The medical profession needs to better address mental wellness, he stresses. Primary care doctors, who Dr Mohanraj calls “the gatekeepers”, must realise their roles in diagnosing mental health illness and redirecting patients to get specialist treatment, just as they would for a heart patient.

“Primary care doctors need to ask more questions,” says the consultant psychiatrist. “They need to probe in order to rule out depression or direct patients to psychiatric care. With early detection, mental health illness can be treated early and we could save lives.”

Mental health illness, specifically depression, is a main cause of suicides worldwide. In Malaysia, there’s been a 60% increase of death by suicide in the last 45 years. The Malaysian Psychiatric Association estimates that seven people attempt suicide every day.

Studies also indicate that 13 out of 100,000 people die from suicide annually, although health professionals believe that figure to be under-representation because many suicides go unreported.

Dr Mohanraj adds, “Severe cases of depression manifest in psychotic symptoms and suicidal thoughts, which may start from having death wishes. Of course, a lot of people have death wishes that don’t translate into active suicidal thoughts or a plan or the actual act.

“There are protective factors that keep people from acting on death wishes, such as cultural or religious factors that see suicide as taboo. But there are those who see suicide as the only way to end their pain.”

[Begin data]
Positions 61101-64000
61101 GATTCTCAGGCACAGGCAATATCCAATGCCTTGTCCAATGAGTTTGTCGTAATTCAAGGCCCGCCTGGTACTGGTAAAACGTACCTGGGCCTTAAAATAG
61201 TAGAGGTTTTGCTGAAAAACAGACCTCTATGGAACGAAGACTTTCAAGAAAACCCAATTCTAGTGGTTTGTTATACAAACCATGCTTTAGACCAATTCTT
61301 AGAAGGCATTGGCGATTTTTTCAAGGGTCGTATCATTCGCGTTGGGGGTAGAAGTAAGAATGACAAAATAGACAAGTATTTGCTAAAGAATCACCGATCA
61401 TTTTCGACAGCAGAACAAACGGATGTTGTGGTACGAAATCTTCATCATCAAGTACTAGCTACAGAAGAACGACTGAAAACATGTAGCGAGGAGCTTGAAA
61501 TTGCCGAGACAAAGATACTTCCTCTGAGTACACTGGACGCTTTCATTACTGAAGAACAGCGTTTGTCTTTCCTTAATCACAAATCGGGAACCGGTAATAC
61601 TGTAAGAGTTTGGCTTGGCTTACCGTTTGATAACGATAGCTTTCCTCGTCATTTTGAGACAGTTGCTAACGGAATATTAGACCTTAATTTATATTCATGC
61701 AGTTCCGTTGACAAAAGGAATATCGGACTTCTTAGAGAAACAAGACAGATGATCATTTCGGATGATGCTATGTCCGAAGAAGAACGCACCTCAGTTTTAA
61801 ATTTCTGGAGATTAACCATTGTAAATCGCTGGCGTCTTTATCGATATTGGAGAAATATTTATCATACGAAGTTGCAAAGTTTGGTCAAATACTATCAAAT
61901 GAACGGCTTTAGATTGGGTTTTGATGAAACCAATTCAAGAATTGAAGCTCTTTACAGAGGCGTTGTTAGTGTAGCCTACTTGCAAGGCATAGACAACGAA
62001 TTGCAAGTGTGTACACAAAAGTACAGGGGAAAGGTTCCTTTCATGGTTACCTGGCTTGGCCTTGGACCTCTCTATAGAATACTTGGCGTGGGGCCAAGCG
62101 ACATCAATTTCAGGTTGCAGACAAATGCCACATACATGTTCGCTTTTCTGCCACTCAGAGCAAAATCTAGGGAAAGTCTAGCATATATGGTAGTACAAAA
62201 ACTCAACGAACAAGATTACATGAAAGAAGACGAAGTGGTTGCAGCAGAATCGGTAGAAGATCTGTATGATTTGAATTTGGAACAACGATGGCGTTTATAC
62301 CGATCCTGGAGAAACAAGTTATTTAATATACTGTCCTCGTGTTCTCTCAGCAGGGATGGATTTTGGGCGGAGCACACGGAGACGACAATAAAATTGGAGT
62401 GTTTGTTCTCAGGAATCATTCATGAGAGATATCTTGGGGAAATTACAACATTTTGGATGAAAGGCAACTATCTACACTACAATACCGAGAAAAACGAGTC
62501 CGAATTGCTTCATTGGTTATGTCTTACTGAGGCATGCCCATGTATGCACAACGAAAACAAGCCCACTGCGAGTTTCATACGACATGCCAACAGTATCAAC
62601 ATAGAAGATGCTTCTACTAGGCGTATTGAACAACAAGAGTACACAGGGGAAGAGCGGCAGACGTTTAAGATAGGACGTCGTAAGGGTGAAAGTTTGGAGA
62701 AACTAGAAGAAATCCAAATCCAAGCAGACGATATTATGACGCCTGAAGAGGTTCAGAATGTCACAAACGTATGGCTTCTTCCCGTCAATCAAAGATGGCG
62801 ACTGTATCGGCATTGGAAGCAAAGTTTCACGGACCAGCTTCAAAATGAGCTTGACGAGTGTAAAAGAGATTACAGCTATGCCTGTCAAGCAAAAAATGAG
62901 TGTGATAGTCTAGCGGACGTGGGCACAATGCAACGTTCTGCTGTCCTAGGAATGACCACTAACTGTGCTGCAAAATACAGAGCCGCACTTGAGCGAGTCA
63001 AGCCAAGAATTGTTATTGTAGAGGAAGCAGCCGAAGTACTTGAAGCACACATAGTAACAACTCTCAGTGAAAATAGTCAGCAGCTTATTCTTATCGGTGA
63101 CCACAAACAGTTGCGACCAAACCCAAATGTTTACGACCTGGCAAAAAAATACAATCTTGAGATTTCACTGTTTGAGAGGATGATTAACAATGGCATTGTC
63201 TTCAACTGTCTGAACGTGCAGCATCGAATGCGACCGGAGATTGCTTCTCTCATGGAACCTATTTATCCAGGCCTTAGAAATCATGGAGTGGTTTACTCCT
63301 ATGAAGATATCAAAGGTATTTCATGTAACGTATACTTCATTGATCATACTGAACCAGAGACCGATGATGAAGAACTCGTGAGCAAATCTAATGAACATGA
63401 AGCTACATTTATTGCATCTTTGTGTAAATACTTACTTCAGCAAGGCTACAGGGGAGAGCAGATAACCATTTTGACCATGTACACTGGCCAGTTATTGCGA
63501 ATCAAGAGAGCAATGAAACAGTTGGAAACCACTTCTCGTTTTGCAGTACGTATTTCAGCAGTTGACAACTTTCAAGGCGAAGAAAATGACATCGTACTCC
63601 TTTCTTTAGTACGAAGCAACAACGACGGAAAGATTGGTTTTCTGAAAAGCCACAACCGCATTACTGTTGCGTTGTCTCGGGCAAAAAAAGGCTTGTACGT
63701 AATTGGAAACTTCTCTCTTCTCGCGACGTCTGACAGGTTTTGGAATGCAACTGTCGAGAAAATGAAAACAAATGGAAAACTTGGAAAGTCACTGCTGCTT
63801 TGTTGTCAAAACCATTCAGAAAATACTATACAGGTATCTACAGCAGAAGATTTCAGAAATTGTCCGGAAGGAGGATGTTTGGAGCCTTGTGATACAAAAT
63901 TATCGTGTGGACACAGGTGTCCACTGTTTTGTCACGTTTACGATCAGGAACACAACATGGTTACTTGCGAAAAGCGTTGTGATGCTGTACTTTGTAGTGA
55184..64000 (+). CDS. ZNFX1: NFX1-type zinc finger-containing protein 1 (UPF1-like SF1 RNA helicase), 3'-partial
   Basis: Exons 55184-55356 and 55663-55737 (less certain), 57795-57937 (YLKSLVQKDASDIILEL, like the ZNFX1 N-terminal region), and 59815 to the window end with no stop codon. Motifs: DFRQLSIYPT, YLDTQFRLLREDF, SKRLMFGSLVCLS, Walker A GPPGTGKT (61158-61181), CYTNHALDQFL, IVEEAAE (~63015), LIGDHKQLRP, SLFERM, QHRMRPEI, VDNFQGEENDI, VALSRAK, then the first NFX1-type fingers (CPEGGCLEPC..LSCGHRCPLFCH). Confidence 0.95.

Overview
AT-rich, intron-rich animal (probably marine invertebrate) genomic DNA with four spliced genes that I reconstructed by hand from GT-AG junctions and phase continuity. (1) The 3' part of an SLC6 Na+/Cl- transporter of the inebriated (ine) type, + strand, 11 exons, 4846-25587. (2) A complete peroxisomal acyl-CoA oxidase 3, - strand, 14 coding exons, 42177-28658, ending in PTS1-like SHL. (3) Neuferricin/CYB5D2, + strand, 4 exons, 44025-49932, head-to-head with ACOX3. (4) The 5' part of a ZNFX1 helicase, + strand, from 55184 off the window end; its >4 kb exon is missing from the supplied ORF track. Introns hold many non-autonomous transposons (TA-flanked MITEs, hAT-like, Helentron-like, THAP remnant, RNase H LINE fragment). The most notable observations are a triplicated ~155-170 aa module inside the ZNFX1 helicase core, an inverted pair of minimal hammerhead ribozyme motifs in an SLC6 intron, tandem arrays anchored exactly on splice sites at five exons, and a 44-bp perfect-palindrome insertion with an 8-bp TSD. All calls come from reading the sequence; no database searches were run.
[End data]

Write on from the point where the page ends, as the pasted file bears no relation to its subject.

An illness, not a defect
One of the biggest challenges in addressing depression is the stigma surrounding mental health illness.

“People see depression as a personality defect rather than a clinical illness,” says Dr Mohanraj. “They view depression as a sign of weakness, or a person behaving badly, and expect them to ‘snap out of it’. But it is a real and serious clinical entity.”

Depression is the second biggest cause of disability worldwide, after cardiovascular disease. In Malaysia, depression is projected to be the leading cause of disability by 2030.

Society needs to view mental health illness like a heart disease or diabetes or even broken bones, because depression is manageable. Treatment, Dr Mohanraj says, is a combination of psycho-social therapy and medication that restores the chemical imbalance which causes the condition.